The hungry shouldn’t just dream about big, juicy steaks and thick slices of pie. The dream-come-true for the hungry that Jesus offers is that they will be forever filled and satisfied at the sumptuous table of Paradise.

The weeping and sorrowful shouldn’t merely dream about their burdens being lifted. The dream-come-true for the sorrowful that Jesus offers is that they will bubble over with laughter and light-heartedness, that joy will fill their lives.

Jesus is talking about an entirely different kind of world. Compare its promises with the dreams we typically harbor. Could we be accused of starving our souls with wee-little dreams?

God’s dreams are so much bigger than ours. God dreams of the poor and the hungry having what they need. God dreams of the sorrowful and oppressed being comforted. God dreams of prisoners not being forgotten or written off. God dreams of peace where it seems there can be no peace. And God dreams of life where death seems triumphant. This kind of dreaming comes from a different world, a different place.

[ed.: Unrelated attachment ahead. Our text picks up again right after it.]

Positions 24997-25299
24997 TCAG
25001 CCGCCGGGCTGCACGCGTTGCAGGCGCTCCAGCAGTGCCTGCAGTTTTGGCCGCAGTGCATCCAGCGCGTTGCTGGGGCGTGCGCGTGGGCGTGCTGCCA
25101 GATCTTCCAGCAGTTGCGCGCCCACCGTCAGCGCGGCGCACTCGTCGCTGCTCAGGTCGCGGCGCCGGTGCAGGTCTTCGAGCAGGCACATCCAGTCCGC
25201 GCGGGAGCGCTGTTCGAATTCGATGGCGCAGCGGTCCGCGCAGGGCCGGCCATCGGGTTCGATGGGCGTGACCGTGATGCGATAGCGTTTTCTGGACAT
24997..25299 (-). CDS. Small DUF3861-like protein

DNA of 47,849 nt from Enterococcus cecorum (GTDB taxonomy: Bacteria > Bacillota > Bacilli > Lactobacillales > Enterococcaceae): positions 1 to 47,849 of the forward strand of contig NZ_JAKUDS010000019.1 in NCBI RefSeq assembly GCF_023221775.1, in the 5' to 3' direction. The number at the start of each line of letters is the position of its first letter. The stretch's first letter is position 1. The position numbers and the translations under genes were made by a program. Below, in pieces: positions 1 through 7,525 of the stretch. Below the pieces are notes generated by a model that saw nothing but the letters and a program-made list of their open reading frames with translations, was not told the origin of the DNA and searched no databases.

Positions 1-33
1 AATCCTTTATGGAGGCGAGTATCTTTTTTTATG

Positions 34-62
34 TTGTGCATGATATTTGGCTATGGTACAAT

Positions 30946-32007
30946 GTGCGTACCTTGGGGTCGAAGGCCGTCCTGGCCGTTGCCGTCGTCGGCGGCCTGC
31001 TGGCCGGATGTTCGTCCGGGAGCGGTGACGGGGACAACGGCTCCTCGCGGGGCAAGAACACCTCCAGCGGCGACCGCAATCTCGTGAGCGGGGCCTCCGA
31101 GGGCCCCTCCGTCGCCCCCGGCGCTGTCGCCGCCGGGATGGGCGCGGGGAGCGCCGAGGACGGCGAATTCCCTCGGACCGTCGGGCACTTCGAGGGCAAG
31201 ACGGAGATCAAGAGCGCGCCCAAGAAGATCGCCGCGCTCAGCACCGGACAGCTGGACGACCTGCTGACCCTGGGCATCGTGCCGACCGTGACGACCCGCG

One great example of this kind of dreaming rooted in a different world came in the person of a cellist named Vedran Smailovic. Vedran was born into a celebrated musical family, in the beautiful city of Sarajevo, now in Bosnia and Herzegovina, but which, in 1984, hosted the Winter Olympics. As Yugoslavia was torn apart in war in 1991 and 1992, Vedran remained in Sarajevo.

He was there one day in May of 1992 when a square in the city was hit with a mortar. Twenty-two of his neighbors were killed as they waited in a line to buy bread.